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Hi, I’m Brad Feld, a managing director at the Foundry Group who lives in Boulder, Colorado. I invest in software and Internet companies around the US, run marathons and read a lot.

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The Ether and the Scrum

Comments (10)

Every day I get emails from entrepreneurs that make me think.  In this case, it’s from a friend who is on the fundraising trail.  He started off the email with “I felt compelled to share this with you as someone who would appreciate it.”  I thought it was dynamite and asked him if I could share it since – in its unedited form – it captured so nicely what I expect many entrepreneurs feel. And, just as importantly, it’s something I hope VC’s realize that entrepreneurs – even very experienced ones – feel.

I am fortunate to have successfully raised venture capital from top tier investors before. 

I have been a failed and successful CEO and know the difference.

I have earned my CEO stripes by being a successful operator in startups and big organizations.

I can lead, problem solve and think strategically.  I am technically adept, I can sell.  I work hard.

Yet, as I set out to raise money, I still have a great feeling of unease of the result.  I guess I have humility as well.

I’ve noticed, or maybe more accurately, I’ve become aware of the ether that is between a venture investor and entrepreneur.  In the ether, all things that can make or break a deal exist: idea, market risk, technical risk, team competence, economy, deal flow, competition, VC mood that day, entrepreneur pitch that day, first impression, gut feel, blog post for or against the idea read that morning, breakfast/no-breakfast, bias for or against, smarts or not-so-smarts of the VC and entrepreneur.

In my pitch experience, VCs I have been convinced hated me and my company after my pitch have invested.  VCs I am sure as shit loved me and my company after my pitch blew me off.  I have also been right that VCs I thought hated me and my company told me they in fact did; and, those who loved me and my company did in fact invest.  It’s been a crap shoot at best. 

Assuming there is something of merit in the idea, market, team and company, somewhere in the ether is a term sheet and a kick to the curb.  Coalescing just the right combination of elements in the ether at the right time has proven to be more art than science.  Anti-portfolios highlight how successful companies didn’t get it coalesced with one investor but did with another.

If I get it right and a financing comes together for my new company, I hope to have learned something that tips the scales of randomness in the scrum.

  • http://communitas.tumblr.com Toby

    That's a great email. Thanks for sharing.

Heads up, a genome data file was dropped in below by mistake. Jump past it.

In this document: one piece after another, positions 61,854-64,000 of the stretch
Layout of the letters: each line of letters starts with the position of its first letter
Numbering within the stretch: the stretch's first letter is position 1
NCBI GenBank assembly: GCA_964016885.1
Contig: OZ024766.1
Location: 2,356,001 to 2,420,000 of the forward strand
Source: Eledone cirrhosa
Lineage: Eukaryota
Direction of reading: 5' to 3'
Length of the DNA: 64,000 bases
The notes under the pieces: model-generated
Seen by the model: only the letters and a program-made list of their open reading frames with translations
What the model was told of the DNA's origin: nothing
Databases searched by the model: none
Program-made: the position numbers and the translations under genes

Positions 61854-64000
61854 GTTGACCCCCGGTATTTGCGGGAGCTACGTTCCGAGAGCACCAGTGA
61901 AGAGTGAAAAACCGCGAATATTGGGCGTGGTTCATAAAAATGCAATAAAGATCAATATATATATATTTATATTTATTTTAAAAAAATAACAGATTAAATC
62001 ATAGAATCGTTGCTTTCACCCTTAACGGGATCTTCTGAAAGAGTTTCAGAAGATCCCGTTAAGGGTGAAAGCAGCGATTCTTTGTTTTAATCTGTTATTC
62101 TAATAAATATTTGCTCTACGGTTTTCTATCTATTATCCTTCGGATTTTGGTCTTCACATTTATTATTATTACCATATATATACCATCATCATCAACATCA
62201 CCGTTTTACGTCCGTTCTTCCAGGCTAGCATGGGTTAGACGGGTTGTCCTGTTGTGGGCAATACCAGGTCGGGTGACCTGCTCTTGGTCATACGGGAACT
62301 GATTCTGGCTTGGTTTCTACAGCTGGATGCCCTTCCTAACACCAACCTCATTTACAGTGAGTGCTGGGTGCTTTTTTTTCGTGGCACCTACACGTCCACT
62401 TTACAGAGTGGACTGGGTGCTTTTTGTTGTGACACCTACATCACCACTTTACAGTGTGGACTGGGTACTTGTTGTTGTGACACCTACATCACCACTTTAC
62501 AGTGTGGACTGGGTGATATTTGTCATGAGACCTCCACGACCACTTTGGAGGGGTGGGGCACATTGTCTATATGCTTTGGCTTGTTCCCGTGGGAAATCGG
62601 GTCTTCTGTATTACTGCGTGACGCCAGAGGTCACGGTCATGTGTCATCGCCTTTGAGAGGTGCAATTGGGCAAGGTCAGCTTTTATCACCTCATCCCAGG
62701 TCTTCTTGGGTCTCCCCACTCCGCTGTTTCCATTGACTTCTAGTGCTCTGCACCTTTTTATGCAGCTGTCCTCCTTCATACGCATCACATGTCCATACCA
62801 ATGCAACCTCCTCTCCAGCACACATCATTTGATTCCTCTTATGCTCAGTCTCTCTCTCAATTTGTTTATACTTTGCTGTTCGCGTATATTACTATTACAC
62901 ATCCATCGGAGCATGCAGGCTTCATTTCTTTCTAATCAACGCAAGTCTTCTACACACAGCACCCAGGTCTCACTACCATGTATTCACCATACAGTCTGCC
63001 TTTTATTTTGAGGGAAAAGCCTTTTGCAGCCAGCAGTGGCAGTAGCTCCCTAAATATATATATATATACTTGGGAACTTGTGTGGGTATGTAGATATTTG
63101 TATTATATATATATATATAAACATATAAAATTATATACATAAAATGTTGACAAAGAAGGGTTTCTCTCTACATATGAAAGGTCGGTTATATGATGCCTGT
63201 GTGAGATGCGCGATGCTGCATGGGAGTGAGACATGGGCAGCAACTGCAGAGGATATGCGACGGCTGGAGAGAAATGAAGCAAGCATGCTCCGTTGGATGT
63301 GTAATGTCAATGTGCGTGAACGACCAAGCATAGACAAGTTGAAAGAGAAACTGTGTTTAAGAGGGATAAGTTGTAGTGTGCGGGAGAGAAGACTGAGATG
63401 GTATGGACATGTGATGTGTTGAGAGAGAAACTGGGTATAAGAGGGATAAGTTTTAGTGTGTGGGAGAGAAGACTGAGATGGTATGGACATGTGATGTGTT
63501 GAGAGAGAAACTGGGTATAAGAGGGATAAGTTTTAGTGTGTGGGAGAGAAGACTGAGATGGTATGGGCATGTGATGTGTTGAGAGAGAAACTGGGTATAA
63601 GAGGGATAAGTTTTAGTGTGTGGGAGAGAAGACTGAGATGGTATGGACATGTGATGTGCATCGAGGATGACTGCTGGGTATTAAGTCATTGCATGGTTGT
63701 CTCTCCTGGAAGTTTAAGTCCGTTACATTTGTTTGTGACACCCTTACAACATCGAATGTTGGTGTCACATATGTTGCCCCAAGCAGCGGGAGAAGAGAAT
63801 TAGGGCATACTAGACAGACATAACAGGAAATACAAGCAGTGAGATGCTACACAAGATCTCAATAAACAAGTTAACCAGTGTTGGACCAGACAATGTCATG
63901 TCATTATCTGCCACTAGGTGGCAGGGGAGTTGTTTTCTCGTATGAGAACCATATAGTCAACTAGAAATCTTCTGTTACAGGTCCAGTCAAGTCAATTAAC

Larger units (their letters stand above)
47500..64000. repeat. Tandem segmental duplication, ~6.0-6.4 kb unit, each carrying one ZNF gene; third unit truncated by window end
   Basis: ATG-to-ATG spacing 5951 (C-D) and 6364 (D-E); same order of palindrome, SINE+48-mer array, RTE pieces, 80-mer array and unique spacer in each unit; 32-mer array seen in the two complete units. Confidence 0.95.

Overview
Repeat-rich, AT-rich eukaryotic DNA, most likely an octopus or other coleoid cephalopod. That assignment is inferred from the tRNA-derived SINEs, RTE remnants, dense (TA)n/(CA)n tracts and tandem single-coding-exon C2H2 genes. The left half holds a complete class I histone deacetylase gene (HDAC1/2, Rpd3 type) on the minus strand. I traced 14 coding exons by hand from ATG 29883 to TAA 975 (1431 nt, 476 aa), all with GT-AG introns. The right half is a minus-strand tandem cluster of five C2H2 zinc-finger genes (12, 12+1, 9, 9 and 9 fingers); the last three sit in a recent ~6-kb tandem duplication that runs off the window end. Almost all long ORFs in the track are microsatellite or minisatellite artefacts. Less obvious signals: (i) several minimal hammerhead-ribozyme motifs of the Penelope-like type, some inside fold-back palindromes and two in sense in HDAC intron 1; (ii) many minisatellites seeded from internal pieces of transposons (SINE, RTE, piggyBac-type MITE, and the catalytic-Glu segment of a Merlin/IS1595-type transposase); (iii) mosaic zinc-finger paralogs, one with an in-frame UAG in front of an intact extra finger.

I am an experienced entrepreneur in the middle of the scrum myself (in fact I'm in discussions with Ryan & Seth at your firm, among others). The truth of start-up life is that it is a constant battle, there are ecstatic highs and vicious lows. I like VCs who don't try to smooth it all over, but recognize the reality of that battle. In particular, I love the creed of Quest VP ; it recognizes that so much of the determinant of success is the entrepreneur's fortitude in the battle.

    As an entrepreneur, you have to embrace the battle and love it. It's the only way to live. It's great to hear about it from another entrepreneur's prespective. To whomever it is: good luck!!!

    • Kyle

      Start up life about the furthest thing from a 'battle' I can think of, I've seen more convincing battles fought in a bathtub with rubber duckies.

  • http://spellspace.com Tess

    Now imagine this is the first time you set out to raise capital. So it wasn't Halloween that frightened me? Living beyond the scrum! Thanks for the insight.

  • http://intensedebate.com/people/KevinVogelsang KevinVogelsang

    A great perspective on the erratic and varied nature of humans. People lie. People change their mind. Some people try to test you. Some how things come together.

    The Art of being an Entrepreneur is another aspect that comes out in these words. Being analytical in business gets harped upon. It has its place. But when it comes to getting things done, particularly on the entrepreneurial road, I tend to find more Art. (This comes from an MIT Engineer by the way.)

    I also always appreciate Anti-Portfolios. I found Bessemer Ventures's to be particularly amusing.

  • http://intensedebate.com/people/heykeenan heykeenan

    It's like dating in college. One night you go out and every hot chick is all over you and your like, "I'm the man". The next week, your buddies dog won't even take a milkbone from you.

    I completely agree it is more art than science, and their are no guarantees when subjectivity and money play together.

  • http://www.edunetsys.com edunetsys

    A failed entrepreneur is in much better position to guide the budding entrepreneurs.

  • Mohan

    Passion is the only thing that sees you through this kind of uncertainty.

  • http://www.awhere.com JDC

    Good post – i see it as a communication challenge. Each pitch is a learning experience – narrowing down the randomness of VC response is an art, yes (because humans are hard to read) but clearly persistence and the systematic assessment of your messaging is a counter-weight to success being just 'art'.

    The other point is that 'thinking someone loves you' or for that matter hates you, is the origin of much of the emotional roller-coaster. A mentor once told me: "a little introspection is healthy, too much is self indulgence" – and that was in grad school…

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